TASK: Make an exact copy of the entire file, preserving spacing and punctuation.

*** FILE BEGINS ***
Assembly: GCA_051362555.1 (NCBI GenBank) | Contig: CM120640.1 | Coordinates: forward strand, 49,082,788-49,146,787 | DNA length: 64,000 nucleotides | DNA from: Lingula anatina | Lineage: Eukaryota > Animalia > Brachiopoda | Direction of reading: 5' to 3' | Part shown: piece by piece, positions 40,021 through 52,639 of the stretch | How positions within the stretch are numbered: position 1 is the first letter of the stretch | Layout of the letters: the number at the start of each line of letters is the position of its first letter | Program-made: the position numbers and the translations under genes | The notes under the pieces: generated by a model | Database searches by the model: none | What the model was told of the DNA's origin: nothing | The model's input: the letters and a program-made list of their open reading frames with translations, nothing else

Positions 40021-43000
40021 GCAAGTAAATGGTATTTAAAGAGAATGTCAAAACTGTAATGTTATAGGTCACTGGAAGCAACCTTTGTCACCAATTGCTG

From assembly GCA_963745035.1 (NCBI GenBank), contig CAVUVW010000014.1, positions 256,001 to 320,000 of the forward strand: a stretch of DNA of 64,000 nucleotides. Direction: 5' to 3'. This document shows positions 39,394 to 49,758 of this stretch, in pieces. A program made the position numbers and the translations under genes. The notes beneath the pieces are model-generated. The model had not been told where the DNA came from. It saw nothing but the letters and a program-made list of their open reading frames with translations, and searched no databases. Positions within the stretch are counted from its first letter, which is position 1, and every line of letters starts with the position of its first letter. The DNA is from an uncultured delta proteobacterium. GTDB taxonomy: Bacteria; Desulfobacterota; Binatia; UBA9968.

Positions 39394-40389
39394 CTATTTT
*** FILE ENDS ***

Assembly: GCA_051362555.1 (NCBI GenBank) | Contig: CM120640.1 | Coordinates: forward strand, 49,082,788-49,146,787 | DNA length: 64,000 nucleotides | DNA from: Lingula anatina | Lineage: Eukaryota > Animalia > Brachiopoda | Direction of reading: 5' to 3' | Part shown: piece by piece, positions 40,021 through 52,639 of the stretch | How positions within the stretch are numbered: position 1 is the first letter of the stretch | Layout of the letters: the number at the start of each line of letters is the position of its first letter | Program-made: the position numbers and the translations under genes | The notes under the pieces: generated by a model | Database searches by the model: none | What the model was told of the DNA's origin: nothing | The model's input: the letters and a program-made list of their open reading frames with translations, nothing else

Positions 40021-43000
40021 GCAAGTAAATGGTATTTAAAGAGAATGTCAAAACTGTAATGTTATAGGTCACTGGAAGCAACCTTTGTCACCAATTGCTG

From assembly GCA_963745035.1 (NCBI GenBank), contig CAVUVW010000014.1, positions 256,001 to 320,000 of the forward strand: a stretch of DNA of 64,000 nucleotides. Direction: 5' to 3'. This document shows positions 39,394 to 49,758 of this stretch, in pieces. A program made the position numbers and the translations under genes. The notes beneath the pieces are model-generated. The model had not been told where the DNA came from. It saw nothing but the letters and a program-made list of their open reading frames with translations, and searched no databases. Positions within the stretch are counted from its first letter, which is position 1, and every line of letters starts with the position of its first letter. The DNA is from an uncultured delta proteobacterium. GTDB taxonomy: Bacteria; Desulfobacterota; Binatia; UBA9968.

Positions 39394-40389
39394 CTATTTT